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January 1939

SOMNOLENCE CAUSED BY HYPOTHALAMIC LESIONS IN THE MONKEY

Author Affiliations

CHICAGO

From the Institute of Neurology, Northwestern University Medical School.

Arch NeurPsych. 1939;41(1):1-23. doi:10.1001/archneurpsyc.1939.02270130011001
Abstract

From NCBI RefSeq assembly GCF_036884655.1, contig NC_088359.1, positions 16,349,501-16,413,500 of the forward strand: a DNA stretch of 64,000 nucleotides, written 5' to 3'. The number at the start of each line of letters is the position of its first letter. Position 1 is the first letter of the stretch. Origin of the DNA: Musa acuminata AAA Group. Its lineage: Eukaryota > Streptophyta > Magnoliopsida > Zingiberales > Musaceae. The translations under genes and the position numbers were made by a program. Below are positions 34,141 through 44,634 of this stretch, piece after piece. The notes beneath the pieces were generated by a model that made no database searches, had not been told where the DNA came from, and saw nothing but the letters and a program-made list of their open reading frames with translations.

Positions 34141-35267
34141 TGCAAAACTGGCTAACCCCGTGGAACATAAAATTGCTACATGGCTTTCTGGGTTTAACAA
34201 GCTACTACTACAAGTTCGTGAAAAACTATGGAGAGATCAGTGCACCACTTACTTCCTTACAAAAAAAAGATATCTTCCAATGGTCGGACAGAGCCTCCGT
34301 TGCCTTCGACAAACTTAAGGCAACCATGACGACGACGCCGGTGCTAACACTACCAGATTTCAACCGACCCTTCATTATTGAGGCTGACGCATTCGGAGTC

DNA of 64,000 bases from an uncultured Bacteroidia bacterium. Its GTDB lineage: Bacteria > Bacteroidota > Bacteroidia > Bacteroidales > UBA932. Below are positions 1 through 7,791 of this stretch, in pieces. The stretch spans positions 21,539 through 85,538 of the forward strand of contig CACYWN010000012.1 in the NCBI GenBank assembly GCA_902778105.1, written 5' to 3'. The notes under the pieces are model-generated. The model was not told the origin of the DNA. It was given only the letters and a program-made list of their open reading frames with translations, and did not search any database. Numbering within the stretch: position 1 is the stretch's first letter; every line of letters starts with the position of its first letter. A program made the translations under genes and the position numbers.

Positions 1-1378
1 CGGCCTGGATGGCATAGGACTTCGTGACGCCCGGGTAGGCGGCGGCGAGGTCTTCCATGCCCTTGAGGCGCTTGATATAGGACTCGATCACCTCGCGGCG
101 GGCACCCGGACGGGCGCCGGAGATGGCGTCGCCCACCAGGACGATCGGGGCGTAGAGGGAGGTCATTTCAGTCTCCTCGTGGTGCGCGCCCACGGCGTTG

Lesions have been placed in the diencephalon in 55 monkeys, and these animals have been observed for abnormalities in their reactions. A few monkeys died within a short time after the operation, and in others the lesions were not properly placed. Elimination of these unsatisfactory experiments leaves 35 animals from which valid information can be drawn. Since there are reasons for believing that either side of the hypothalamus is capable of activating structures on both sides of the body, it was necessary that the lesions should be at least approximately bilaterally symmetric. The 35 satisfactory experiments may be divided into the following groups: 11 in which the lesions involved both lateral hypothalamic areas to the level of the caudal border of the mamillary bodies; 6 in which the lesions in the lateral hypothalamic areas did not extend back beyond the rostral border of the mamillary bodies; 9 in which the

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